The baghdadi octagon is the key to understanding the plan of Humayun's Tomb. A baghdadi octagon is an "eight-sided polygon that has four shorter sides alternated with four longer sides."1 To create a baghdadi octagon, two squares with different dimensions are intersected. This is done by rotating one of the squares 45 degrees, stacking the squares so that they are radially aligned, and then removing the portions of the shapes that are not shared between the two.
The plan of Humayun's Tomb is derived from this shape. If the correct baghdadi octagon is stacked over and over again at different scales while paying attention to aligning the shapes with each other and maintaining the radial symmetry, an unusual grid is created, and the footprint of the building can be traced on the relevant lines on that grid. The plan view of the muqarnas patterns can be recreated from a grid that is created by rotating the building's base baghdadi octagon over a chamber on the building's plan and stopping to trace the shape at every 11.25 or 5.625 degree interval. After the grid is created, the muqarnas pattern is visible when the relevant lines are darkened.
The big mystery is, "Why does the baghdadi octagon rule Humayun's Garden Tomb?" One popular theory is the concept of the hasht‐bihisht layout. The hasht‐bihisht, or "eight paradises" layout is a name used by architecture historians to describe a building with an octagonal plan that has eight bays and is radially symmetrical.2 The hasht‐bihisht could be derived from the Islamic concept of "The Eight Gates to Jannah."
The concept of "The Eight Gates to Jannah" is based on the interpretation of one passage from the Qur'an and a handful of Hadith passages. The "The Eight Gates to Jannah" are mentioned in al-Bukhari's Sahih collection.
Narrated Sahl bin Sa'd رضي الله عنه: The Prophet ﷺ said, "Paradise has eight gates, and one of them is called Ar-Raiyyan through which none will enter but those who used to observe Saum (fasts) ." The Prophet ﷺ also said, "Whoever spends two things in Allah's Cause, he will be called from the gate of Paradise."3
Therefore, there are eight gates to Jannah, and each of these gates is assigned to a group of people who share a specific trait belonging to a good Muslim. Four examples of these righteous traits and their corresponding gates are mentioned in the passage below.
. . . So, whoever was amongst the people who used to offer their Salat (prayers), will be called from the gate of the Sa1at; and whoever was amongst the people who used to participate in Jihad, will be called from the gate of Jihad; and whoever was amongst those who used to observe fasts, will be called from the gate of Ar-Raiyan; whoever was amongst those who used to give As-Sadaqa (charity), will be called from the gate of As-Sadaqa . . . 4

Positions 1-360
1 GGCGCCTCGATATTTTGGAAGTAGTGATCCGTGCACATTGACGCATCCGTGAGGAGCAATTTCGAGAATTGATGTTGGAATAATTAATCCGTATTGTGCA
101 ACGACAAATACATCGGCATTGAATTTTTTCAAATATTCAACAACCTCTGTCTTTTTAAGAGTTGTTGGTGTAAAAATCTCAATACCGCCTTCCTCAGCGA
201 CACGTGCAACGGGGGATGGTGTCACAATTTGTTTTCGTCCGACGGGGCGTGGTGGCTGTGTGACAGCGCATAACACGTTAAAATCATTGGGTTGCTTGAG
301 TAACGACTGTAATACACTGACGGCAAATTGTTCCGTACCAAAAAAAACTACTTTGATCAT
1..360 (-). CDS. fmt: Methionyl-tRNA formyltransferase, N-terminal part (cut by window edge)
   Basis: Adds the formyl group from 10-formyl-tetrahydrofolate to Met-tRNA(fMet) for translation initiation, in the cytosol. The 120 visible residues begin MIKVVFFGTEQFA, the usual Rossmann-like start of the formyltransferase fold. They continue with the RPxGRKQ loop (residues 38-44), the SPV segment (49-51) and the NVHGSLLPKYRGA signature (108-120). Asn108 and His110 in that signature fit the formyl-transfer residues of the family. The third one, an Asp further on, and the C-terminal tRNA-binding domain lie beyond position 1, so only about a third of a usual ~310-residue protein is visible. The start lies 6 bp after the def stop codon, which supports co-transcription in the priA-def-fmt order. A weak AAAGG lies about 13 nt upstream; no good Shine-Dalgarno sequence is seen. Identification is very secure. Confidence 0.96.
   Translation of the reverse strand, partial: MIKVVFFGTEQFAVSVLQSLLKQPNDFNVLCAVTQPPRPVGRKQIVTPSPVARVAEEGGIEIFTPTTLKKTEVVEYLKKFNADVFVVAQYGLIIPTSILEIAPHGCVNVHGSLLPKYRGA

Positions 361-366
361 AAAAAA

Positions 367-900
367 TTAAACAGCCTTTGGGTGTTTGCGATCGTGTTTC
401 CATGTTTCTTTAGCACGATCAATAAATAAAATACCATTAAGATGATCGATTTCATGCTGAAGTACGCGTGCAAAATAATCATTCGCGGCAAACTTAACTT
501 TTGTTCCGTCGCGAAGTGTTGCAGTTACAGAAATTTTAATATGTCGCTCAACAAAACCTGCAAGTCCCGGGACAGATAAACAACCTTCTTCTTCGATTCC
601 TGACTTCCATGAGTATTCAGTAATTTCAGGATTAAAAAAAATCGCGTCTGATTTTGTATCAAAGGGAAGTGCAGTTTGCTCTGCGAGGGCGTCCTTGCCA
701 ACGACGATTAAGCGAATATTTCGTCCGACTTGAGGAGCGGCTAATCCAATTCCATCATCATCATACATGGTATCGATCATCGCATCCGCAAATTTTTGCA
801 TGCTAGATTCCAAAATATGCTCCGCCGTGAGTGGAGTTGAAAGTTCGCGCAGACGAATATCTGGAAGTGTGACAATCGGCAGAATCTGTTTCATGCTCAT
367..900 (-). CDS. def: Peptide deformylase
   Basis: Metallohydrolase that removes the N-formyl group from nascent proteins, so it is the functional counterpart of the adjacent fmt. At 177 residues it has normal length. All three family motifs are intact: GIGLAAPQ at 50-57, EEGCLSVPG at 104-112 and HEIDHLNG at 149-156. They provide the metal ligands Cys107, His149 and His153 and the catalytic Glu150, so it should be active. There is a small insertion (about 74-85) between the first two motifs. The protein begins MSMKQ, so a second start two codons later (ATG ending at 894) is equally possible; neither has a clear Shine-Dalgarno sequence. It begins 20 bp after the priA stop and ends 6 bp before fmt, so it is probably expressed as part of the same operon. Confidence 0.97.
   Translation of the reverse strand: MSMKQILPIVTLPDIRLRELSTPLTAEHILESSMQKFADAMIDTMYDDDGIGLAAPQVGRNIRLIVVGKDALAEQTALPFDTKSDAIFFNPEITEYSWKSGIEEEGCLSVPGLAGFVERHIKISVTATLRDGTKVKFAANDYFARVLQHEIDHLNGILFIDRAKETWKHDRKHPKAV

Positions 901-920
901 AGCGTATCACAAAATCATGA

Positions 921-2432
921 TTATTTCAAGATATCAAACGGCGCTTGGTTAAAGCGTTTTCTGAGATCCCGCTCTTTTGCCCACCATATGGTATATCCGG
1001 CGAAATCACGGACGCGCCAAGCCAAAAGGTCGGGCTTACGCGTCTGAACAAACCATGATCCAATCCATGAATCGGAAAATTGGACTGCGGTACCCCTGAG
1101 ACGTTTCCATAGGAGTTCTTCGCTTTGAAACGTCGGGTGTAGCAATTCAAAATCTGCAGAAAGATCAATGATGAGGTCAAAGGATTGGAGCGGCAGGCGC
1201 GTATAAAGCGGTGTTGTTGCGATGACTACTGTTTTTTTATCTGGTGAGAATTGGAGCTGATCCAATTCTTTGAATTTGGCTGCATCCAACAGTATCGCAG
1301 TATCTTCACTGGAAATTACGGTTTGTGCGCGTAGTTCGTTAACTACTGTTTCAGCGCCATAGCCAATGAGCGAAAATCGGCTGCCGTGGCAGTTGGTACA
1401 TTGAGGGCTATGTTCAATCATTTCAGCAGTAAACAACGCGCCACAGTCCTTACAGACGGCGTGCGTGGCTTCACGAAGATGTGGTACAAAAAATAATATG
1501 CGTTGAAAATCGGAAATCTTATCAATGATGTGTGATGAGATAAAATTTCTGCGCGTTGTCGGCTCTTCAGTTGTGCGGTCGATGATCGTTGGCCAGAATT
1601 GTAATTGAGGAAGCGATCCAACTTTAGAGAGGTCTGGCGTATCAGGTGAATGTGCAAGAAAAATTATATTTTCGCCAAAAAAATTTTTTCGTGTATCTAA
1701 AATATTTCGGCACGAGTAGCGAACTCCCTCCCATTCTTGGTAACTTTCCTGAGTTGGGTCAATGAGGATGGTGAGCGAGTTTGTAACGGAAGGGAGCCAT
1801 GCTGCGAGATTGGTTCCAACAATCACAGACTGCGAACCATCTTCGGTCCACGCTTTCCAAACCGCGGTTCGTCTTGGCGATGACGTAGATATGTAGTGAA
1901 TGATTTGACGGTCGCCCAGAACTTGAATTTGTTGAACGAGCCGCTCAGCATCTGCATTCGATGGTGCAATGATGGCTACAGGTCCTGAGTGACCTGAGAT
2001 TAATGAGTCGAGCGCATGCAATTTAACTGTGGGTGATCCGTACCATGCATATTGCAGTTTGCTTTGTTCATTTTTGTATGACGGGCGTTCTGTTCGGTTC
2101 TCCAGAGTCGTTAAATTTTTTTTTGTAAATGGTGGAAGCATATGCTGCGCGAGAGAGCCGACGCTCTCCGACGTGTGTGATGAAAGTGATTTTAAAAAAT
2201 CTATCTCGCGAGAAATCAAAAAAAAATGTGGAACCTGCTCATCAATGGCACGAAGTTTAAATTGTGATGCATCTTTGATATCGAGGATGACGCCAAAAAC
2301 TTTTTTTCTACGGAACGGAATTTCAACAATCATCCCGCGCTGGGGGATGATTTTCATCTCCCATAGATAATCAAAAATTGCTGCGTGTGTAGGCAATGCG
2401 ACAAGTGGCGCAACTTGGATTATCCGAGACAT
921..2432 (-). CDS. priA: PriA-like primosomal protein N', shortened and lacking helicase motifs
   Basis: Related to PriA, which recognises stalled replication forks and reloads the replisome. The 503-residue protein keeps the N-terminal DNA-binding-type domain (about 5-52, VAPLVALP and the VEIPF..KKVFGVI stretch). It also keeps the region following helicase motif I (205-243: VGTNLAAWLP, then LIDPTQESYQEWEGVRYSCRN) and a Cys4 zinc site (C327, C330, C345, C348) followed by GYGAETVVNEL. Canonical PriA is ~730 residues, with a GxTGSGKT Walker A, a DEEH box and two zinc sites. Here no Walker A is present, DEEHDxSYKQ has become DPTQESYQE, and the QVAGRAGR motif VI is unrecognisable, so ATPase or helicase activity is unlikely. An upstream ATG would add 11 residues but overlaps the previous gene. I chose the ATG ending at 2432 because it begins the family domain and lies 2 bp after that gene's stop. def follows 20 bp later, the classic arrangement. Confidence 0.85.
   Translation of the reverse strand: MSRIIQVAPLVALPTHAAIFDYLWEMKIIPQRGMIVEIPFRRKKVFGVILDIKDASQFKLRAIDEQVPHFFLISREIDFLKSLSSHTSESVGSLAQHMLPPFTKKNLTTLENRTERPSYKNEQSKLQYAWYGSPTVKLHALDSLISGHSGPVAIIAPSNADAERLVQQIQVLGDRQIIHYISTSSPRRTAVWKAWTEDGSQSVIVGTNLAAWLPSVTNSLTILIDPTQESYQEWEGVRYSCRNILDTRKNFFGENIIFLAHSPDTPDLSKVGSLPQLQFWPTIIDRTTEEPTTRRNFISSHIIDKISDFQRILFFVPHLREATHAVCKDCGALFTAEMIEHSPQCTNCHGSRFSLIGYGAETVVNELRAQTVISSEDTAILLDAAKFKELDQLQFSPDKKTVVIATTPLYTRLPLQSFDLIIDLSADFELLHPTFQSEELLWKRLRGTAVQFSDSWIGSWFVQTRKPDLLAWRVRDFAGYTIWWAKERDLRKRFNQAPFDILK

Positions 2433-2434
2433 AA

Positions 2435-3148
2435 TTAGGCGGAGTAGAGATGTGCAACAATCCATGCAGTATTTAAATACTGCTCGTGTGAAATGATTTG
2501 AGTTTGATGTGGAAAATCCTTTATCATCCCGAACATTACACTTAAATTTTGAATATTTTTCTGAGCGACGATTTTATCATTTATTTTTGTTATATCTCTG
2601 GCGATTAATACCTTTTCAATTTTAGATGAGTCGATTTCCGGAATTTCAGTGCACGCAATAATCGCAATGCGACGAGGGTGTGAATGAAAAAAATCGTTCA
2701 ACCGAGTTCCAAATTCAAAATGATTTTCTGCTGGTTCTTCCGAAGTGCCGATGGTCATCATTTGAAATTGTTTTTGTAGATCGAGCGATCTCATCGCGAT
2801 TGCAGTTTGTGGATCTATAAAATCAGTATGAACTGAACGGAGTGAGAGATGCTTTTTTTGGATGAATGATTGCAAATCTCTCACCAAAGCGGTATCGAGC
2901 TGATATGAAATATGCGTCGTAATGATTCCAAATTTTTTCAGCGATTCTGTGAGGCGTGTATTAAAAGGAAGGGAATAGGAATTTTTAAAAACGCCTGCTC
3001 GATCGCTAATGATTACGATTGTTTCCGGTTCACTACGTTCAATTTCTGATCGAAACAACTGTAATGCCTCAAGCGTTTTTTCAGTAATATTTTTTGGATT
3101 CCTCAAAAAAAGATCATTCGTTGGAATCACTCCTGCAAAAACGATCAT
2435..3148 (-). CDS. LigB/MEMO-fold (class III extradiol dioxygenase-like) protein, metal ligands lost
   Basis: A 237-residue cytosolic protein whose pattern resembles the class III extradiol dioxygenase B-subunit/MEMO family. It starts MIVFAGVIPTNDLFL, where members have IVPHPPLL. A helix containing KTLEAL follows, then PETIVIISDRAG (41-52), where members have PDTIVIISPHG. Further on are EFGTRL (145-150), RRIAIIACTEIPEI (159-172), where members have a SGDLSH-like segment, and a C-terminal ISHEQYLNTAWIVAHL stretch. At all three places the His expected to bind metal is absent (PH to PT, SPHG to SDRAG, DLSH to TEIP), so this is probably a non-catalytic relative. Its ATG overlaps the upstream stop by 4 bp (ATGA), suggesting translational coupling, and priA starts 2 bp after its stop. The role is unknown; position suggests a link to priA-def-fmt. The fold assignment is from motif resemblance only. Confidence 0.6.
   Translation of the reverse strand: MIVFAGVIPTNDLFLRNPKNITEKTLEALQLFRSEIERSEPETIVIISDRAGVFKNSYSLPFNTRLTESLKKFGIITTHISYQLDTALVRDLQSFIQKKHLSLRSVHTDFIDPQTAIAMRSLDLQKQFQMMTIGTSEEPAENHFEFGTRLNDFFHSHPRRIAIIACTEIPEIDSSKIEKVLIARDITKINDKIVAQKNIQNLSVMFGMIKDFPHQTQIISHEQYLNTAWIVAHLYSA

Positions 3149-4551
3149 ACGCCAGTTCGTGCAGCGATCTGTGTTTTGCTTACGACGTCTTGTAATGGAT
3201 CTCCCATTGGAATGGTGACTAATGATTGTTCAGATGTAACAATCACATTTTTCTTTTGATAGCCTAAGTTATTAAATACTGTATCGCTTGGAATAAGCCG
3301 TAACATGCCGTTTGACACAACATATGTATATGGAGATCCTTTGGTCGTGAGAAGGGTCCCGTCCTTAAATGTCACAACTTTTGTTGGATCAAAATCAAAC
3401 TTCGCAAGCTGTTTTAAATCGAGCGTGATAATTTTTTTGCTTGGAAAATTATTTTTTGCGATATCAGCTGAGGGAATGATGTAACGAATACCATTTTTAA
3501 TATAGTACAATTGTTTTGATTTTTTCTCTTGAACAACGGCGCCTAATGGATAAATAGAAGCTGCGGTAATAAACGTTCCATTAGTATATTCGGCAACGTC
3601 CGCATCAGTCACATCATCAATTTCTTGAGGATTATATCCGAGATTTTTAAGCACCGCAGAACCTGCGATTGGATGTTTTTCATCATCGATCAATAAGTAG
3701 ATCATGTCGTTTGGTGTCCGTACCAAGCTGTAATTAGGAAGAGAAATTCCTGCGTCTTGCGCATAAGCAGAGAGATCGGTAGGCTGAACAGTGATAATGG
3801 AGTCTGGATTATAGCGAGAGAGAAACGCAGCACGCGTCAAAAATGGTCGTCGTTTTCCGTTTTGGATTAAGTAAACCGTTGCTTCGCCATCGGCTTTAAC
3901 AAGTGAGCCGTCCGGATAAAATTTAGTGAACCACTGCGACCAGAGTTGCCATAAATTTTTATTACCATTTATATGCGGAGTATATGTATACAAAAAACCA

A mausoleum that is built from a building plan derived from an octagon creates a physical manifestation of the pious deceased reaching the gates of Jannah. Humayun's cenotaph is positioned in the center of an octagonal chamber. Each wall of this chamber contains a passage that leads to the garden, and the garden represents Jannah. Each of the chamber's passages represents a gate to Jannah that is dedicated to a specific righteous trait possessed by a saintly Emperor Humayun.
1. Catherine B. Asher, Architecture of Mughal India (Cambridge: Cambridge University Press, 1992), xxv.
2. D. Fairchild Ruggles, Islamic Gardens and Landscapes (Philadelphia: The University of Pennsylvania Press, 2008), 225.
3. Bukhari 3257.
4. Bukhari 1897.
Asher, Catherine B. Architecture of Mughal India. Cambridge: Cambridge University Press, 1992.
Lowry, Glenn. "Humayun's Tomb: Form, Function, and Meaning in Early Mughal Architecture." Muqarnas 4, (1987): 133-48.
Parodi, Laura E. "The Posthumous Portrait of Ḥaḍrat Jannat ʿAshiyānī: Dynastic, Saintly, and Literary Imagery in the Tomb of Humayun." Islamic Art 6, (2009): 129-58.
Qur'an 39. Az-Zumar (The Companies).
Rehman, Abdul, and Munazzah Akhtar. "Heart Pleasing and Praiseworthy Buildings:Reviewing Mughal Architecture in the light of Primary Sources." Pakistan Journal of Engineering and Applied Sciences 10, (2012): 103-13.
Ruggles, D Fairchild. "Humayun's Tomb and Garden: Typologies and Visual Order." In Gardens in the Time of the Great Muslim Empires, edited by Attioli Petruccioli, 173-86. Leiden: E.J. Brill, 1997.
Suleiman, Omar. "Abu Bakr (ra) – Part 2: Setting His Own Standards." Yaqeen Institute, February 21, 2020. https://yaqeeninstitute.org/omar-suleiman/abu-bakr-al-siddiq-part-2-setting-his-own-standards-lecture.